Within a minute of launch, the 48-meter tall rocket had passed the speed of sound and was approaching Maximum Dynamic Pressure on its way out of the dense atmosphere. The twin EAPs, each burning 237 metric tons of propellants, dropped away from the rocket at T+2 minutes and 20 seconds and Ariane 5 continued pushing toward orbit with a thrust of 136,000 Kilogram-force, relying on its Vulcain engine alone.
When reaching an altitude of 115 Kilometers three minutes and 44 seconds into the flight, Ariane 5 split open and separated its 14-meter long fairing halves, revealing the Galileo satellites for the test of their ride into orbit. The EPC cryo core fired until T+8 minutes and 55 seconds to accelerate the vehicle to a speed of 8.2 Kilometers per second with separation of the 30.5-meter long stage occurring five seconds later to hand off to the EPS upper stage.
The second stage’s Aestus engine soared to a thrust of 2,800-Kilogram-force for a planned burn of ten minutes and 50 seconds to lift the stack into an elliptical transfer orbit peaking at 22,925 Kilometers in altitude. The initial propulsive flight phase ended 19 minutes and 58 seconds into the mission when Ariane 5 reached its preliminary orbit and entered a lengthy coast phase of three hours and eight minutes to climb all the way to apogee.
EPS ignited on its critical second burn three hours and 28 minutes into the flight, firing for a little over six minutes to deliver the Galileo satellites into a circular orbit 22,922 Kilometers in altitude, at an inclination of 57 degrees – positioned 300 Kilometers below Plane A of the Galileo constellation.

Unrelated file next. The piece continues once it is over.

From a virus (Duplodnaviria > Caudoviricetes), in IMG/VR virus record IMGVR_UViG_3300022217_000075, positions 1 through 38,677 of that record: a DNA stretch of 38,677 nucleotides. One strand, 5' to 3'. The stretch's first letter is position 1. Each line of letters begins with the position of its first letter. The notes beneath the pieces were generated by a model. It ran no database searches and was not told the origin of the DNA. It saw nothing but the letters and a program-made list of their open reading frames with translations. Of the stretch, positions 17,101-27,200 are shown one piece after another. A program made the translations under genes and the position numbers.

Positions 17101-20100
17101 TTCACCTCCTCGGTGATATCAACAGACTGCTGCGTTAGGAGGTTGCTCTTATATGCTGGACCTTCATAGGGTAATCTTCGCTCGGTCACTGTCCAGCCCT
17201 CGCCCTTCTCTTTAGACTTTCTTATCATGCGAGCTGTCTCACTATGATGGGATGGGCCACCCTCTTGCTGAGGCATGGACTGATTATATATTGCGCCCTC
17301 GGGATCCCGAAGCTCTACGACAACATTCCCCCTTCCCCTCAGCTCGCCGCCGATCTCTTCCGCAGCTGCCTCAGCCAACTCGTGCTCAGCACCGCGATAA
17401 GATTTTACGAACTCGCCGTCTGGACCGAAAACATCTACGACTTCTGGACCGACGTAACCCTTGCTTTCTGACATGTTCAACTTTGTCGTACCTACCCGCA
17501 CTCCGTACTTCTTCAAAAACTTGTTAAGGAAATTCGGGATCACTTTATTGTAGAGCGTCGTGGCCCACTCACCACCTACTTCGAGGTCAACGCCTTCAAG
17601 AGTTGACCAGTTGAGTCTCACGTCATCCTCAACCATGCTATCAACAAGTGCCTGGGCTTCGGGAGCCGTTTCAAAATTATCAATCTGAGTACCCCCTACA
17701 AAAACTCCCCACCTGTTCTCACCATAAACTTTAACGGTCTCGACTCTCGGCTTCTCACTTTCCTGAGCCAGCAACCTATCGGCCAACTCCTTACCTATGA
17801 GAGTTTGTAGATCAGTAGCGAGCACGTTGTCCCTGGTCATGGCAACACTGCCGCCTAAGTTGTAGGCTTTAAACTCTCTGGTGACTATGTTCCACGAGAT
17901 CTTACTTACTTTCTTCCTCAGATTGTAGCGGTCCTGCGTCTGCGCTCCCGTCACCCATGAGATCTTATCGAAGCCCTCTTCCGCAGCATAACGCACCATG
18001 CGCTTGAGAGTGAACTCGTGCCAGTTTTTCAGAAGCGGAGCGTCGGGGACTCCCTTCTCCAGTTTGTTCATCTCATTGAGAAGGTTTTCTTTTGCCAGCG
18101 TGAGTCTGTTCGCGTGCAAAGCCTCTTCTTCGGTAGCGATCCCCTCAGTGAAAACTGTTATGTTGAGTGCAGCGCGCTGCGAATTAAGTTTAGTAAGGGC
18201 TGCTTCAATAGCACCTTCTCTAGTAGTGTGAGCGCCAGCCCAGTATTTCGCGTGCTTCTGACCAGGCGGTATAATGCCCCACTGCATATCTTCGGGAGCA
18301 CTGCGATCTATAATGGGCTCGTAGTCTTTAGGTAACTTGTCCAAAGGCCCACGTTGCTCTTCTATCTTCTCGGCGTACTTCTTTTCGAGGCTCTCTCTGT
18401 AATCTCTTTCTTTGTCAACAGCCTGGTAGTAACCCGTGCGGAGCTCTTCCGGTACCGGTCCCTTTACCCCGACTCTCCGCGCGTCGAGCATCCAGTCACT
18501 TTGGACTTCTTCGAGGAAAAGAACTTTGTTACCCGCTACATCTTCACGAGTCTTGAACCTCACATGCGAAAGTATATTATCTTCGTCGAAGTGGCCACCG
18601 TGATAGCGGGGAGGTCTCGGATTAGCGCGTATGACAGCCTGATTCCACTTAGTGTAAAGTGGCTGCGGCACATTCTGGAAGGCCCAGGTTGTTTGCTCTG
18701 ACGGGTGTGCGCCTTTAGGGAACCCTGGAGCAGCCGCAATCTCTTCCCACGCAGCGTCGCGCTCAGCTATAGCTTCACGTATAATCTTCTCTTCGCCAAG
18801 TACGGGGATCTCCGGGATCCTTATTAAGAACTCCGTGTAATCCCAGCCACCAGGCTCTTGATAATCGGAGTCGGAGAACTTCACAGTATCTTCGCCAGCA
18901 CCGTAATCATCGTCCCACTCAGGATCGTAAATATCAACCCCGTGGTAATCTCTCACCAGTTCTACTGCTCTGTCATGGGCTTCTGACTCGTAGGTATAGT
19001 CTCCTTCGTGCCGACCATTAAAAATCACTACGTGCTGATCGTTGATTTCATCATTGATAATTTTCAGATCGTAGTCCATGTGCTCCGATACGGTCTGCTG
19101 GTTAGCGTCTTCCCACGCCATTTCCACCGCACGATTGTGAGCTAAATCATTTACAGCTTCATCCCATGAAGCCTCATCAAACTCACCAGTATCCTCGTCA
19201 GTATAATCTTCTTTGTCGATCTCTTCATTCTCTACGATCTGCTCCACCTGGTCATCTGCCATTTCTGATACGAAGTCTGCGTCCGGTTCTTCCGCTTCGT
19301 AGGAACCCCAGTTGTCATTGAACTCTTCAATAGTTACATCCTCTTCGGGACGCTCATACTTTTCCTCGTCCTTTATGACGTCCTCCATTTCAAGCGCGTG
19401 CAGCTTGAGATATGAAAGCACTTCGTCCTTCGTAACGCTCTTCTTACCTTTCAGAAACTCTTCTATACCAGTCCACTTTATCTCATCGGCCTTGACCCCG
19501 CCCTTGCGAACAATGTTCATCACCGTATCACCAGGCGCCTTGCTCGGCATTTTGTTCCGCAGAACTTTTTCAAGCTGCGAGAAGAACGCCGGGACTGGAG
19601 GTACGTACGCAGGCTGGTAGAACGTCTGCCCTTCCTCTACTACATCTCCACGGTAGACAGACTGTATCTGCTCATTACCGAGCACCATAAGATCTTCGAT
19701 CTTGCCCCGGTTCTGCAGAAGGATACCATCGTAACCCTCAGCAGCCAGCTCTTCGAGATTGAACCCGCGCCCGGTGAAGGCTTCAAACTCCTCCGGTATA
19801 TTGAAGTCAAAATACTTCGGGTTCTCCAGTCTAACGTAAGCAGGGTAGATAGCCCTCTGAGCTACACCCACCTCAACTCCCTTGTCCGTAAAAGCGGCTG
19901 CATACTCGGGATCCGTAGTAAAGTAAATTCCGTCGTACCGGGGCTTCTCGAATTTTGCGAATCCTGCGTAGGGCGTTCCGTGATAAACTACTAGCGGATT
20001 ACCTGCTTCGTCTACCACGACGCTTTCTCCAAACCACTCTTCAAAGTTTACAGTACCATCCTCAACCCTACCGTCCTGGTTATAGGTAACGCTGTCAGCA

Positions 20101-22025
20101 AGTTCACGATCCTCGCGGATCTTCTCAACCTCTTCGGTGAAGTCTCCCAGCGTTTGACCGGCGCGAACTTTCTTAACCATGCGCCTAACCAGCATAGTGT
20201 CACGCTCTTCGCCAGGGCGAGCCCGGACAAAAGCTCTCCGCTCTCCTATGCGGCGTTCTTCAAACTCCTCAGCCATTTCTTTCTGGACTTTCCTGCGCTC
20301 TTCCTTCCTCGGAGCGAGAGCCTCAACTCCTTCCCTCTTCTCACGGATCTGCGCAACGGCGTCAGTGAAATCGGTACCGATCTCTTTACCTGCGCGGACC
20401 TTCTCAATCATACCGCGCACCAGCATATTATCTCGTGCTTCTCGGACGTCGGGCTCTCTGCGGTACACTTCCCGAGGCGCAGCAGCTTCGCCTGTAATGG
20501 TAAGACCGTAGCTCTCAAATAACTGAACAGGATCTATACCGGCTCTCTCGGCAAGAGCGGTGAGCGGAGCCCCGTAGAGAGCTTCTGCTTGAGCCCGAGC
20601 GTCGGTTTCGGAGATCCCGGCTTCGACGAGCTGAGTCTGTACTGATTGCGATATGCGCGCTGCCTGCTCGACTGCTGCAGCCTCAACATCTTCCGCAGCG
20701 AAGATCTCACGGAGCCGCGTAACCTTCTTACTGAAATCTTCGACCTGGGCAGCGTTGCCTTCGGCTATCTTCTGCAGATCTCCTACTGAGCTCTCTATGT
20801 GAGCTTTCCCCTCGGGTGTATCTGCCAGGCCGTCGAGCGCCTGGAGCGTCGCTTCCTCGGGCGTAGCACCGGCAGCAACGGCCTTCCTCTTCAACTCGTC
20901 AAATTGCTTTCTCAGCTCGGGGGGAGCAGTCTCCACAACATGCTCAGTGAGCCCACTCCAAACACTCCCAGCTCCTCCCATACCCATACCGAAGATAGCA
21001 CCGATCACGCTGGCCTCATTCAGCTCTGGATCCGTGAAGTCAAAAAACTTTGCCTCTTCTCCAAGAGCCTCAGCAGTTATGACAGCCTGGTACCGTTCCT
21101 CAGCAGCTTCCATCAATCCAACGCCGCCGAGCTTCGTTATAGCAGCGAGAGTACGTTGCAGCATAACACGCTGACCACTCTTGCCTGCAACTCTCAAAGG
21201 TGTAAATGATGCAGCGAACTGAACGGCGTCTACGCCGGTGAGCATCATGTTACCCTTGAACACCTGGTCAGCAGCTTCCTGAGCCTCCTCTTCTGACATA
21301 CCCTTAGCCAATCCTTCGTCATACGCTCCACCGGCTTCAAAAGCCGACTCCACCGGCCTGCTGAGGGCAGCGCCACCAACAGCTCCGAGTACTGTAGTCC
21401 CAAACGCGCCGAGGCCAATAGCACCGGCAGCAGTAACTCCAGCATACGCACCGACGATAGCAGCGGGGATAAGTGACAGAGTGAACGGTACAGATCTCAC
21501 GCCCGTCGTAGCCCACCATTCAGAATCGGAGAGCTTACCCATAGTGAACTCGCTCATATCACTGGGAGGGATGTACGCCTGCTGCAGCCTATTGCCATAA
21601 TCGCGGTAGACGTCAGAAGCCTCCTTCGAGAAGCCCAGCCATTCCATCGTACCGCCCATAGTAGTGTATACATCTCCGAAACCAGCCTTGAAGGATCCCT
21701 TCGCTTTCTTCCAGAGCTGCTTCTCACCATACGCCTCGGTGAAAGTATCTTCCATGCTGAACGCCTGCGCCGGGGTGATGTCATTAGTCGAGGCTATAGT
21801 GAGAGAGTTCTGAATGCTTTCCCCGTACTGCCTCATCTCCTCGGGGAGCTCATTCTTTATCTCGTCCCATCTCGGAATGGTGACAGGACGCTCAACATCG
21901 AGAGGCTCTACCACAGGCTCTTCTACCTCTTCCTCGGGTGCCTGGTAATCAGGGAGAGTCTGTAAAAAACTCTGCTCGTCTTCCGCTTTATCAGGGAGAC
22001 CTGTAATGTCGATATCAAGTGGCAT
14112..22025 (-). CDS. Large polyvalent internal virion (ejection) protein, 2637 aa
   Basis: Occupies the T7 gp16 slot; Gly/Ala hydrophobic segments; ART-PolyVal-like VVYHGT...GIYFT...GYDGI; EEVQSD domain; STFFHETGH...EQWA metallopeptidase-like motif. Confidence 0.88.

Launching the satellites into an orbit below their operational altitude allows for safe disposal of the EPS upper stage and also keeps the constellation orbit clean in case a satellite can not be activated after deployment. Arriving in its planned orbit, EPS was tasked with two deployment events – sending pairs of Galileo satellites into opposite directions at T+3 hours and 35 minutes and T+3 hours and 55 minutes to ensure all four go their separate ways without risk of re-contact.
Tuesday’s launch marked Ariane 5’s 82nd consecutive success and closed another busy year for Arianespace, checking off eleven mission of the company’s launcher fleet – two Geotransfer missions performed by Soyuz, three launches of the light-lift Vega and six Ariane 5 missions, five of which lifted pairs of communications satellites into Geostationary Transfer Orbit.
The next Galileo mission is currently planned for July 2018 when the next four members of the constellation will ride into orbit atop an Ariane 5, raising the total number of IOV and FOC satellites to 26 in order to bring the constellation to operational strength.